MITRE Innovation Toolkit
September 2021 - December 2021
Redesign the MITRE Innovation Toolkit (ITK) website to enable remote multi-user real-time collaboration and promote innovation across teams
Canva, Figma, Mural
Competitor analysis, persona creation, empathy mapping, journey mapping, usability tests
Teamed up with three other students, I redesigned the MITRE Innovation Kit (ITK) website for a sponsored project in the course, HF 710: Managing a User-Centered Design Team. The purpose of this project was to digitize the MITRE ITK to enable remote multi-user real-time collaboration and promote innovation across MITRE project teams (and eventually with external project sponsors). Another design challenge was coming up with a way to provide unique and differentiated value in the MITRE ITK digital experience over other commercially available virtual collaboration tools.
During the course of the project, I brainstormed features for the MITRE ITK website, conducted competitive analysis, drew empathy and journey maps, and created personas using Mural as a collaboration tool with my teammates. I prototyped web app designs using Figma and closely collaborated with the stakeholders (sponsors from MITRE's ITK team) throughout the design process. By the end of the semester, my team and I presented the final version of our prototype to the stakeholders.
After receiving the project details and requirements, I analyzed three competitors with MITRE ITK across various categories. These competitors were chosen based on my team's familiarity with each company's collaboration tools. We determined categories according to the different features that each competitor had.
After analyzing competitors, I created empathy maps for two user groups (provided by stakeholders) of the MITRE ITK website: designers and software developers. Drawing from the experience of my teammates and me, who have a background in design or computer science, I wrote what a user may think/feel, see, say/do, hear, gain, and pain from their profession. This method helped me visualize user attitudes and behaviors to gain a deeper understanding of their needs and decide what direction I would like to go in addressing the course's design challenge.
Once I drew up empathy maps for designers and software engineers, I created personas for these two user groups to aid in future design decisions. Due to the time constraints of the project, my team made proto personas, based on our existing knowledge of the user groups. This method helped me catalog our current knowledge of the users and quickly identify the users’ context, motivations, needs, and approaches to using the MITRE ITK.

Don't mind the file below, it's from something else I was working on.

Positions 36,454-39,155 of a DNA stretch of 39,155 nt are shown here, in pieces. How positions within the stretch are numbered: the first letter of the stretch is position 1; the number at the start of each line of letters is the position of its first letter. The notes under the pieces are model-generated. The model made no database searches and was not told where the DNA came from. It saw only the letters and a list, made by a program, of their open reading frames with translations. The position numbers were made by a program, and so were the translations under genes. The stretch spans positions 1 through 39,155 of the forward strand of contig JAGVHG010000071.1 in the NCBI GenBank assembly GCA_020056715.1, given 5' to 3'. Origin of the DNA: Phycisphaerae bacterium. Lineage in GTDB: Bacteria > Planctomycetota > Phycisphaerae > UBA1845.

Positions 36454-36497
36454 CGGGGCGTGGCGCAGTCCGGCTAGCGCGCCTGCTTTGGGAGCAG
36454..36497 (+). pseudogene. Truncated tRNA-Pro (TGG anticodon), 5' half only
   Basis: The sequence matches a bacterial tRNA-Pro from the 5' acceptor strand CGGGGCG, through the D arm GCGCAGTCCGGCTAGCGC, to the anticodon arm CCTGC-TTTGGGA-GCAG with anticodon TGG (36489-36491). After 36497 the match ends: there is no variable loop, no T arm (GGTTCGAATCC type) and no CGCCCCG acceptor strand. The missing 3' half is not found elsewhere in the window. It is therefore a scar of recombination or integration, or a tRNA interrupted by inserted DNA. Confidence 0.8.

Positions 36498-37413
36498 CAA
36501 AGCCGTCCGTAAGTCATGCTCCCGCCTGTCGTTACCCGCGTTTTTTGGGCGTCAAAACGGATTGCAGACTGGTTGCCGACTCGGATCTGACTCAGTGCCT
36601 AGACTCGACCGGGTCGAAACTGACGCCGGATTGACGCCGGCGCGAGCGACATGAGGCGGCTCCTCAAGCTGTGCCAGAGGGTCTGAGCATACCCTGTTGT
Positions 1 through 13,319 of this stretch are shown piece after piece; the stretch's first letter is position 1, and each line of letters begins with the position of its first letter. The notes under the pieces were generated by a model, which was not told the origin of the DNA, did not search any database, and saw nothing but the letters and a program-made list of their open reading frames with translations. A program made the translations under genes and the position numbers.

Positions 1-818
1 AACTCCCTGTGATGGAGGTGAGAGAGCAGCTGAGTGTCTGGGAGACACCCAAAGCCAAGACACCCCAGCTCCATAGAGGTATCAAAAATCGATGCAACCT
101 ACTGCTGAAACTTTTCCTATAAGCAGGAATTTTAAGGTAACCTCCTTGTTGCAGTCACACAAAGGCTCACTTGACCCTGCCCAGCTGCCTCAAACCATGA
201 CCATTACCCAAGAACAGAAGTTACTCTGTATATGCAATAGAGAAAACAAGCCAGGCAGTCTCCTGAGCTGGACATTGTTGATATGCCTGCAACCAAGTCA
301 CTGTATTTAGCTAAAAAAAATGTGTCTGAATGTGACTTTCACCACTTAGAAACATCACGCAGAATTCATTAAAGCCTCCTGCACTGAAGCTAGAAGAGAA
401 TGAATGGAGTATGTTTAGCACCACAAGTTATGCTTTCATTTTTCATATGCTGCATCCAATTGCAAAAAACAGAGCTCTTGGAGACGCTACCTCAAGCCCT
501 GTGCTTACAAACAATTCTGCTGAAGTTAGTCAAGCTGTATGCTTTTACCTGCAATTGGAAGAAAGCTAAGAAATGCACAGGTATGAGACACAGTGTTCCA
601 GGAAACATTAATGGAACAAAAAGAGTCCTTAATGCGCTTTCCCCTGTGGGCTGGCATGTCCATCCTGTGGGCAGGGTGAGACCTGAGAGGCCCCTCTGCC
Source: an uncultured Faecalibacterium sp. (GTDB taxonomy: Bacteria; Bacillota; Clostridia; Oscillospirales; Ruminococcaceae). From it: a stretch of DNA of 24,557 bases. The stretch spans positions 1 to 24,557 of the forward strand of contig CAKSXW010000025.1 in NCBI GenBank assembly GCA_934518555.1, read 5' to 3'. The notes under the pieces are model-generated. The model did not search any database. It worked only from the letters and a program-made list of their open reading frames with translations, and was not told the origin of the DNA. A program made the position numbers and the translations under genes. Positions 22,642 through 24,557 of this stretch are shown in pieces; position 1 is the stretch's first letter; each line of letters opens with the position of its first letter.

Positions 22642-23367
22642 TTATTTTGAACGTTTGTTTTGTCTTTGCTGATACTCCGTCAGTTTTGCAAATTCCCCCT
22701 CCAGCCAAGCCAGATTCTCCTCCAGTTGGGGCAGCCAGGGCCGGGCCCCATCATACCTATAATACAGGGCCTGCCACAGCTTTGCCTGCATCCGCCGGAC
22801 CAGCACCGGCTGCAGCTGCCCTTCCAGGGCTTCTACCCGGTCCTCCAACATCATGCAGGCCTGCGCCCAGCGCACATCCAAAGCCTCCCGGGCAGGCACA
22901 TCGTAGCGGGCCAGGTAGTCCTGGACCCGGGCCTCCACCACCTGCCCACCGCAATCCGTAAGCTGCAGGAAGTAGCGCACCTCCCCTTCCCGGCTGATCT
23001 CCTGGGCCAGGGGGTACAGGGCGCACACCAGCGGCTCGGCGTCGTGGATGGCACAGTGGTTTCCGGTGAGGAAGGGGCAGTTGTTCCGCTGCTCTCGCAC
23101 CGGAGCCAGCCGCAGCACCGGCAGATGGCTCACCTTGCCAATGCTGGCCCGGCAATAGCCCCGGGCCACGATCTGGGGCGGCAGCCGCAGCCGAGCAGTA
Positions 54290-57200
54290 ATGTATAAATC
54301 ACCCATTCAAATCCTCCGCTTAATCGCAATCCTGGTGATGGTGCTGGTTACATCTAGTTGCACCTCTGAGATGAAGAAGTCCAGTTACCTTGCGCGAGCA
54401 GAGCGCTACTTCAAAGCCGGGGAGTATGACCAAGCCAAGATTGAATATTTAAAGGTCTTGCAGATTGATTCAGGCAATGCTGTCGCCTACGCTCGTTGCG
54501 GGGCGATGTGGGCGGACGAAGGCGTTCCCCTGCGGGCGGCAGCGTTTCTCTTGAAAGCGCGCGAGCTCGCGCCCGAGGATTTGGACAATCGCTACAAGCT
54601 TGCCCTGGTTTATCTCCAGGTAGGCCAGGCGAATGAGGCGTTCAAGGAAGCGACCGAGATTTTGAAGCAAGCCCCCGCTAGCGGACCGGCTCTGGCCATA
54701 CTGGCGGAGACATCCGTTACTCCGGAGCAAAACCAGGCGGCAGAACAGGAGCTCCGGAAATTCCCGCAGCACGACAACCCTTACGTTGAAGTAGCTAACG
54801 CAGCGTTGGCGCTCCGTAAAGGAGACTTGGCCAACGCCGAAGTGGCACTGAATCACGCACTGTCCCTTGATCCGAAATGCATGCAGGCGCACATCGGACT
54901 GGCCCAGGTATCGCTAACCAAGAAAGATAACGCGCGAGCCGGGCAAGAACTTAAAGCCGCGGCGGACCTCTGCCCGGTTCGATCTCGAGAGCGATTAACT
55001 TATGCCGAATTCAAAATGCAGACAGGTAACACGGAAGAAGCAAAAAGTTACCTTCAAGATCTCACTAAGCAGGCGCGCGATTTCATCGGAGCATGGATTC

When my team finished creating personas, I drew journey maps to visualize the process of designers and software engineers participating in a collaborative project meeting. Ordering a series of stages that each group goes through in a meeting, I detailed their actions, thoughts, feelings, and pain points. This method helped me create a condensed and polished narrative for the user, and eventually, identify insights and opportunities for our project.
After developing a deeper understanding of MITRE ITK's users, I brainstormed with my team on features that could facilitate real-time collaboration between multiple users of the MITRE ITK website. While conceptualizing features, we employed a design thinking method, called Crazy 8's, which is an activity that challenges people to sketch eight different ideas within eight minutes. Under a time constraint, this exercise spurred me to think beyond my first idea and to quickly generate a number of solutions to the design challenge.
When my team decided on a set of features to satisfy the design challenge, we conceptualized the appearance and layout of these features on Canva—a graphic design platform that one of my teammates is very familiar with. Using this platform, I could easily map out our vision of the project and quickly make changes to the draft based on various design principles, such as consistency and information hierarchy.
Once we solidified our idea for the project on Canva, I translated our design draft into a prototype on Figma. Through several iterations, I refined our prototype by incorporating the feedback from fellow classmates, the professor, and stakeholders, who tested our prototype. While the stakeholders appreciated the collection of features my team included in our prototype, such as the ability to export an automated executive summary of design tools, they suggested removing features that their competitors already have: video call and chat box. By removing these features, the stakeholders wanted to emphasize the unique value that the MITRE ITK can bring to their users with remote real-time collaboration.
In the final version of our prototype, I implemented the stakeholders' advice, replacing the video call and chat box features with an interactive comments list. Users could click on a comment in the list, and the text that the respective comment was left on would be highlighted. I added other features that my team conceptualized for the project, such as a customizable "recipe" of design tools offered by the MITRE ITK that would help a user achieve a specific goal.
At the end of semester, my team presented our prototype to the class and stakeholders with a slide deck. We demoed our prototype (shown below) as well.
Throughout the course, I learned many design thinking methods, including persona creation, empathy mapping, and journey mapping. Putting these into practice on my sponsored project, I realized the value of employing such methods and gained a much deeper understanding of users of the MITRE ITK website. These methods gave me a more solid foundation to work on and a clearer direction when conceptualizing features to address the course's design challenge. At the end of the semester, I was very satisfied with my team's finished prototype and grateful for the experience I gained with design thinking.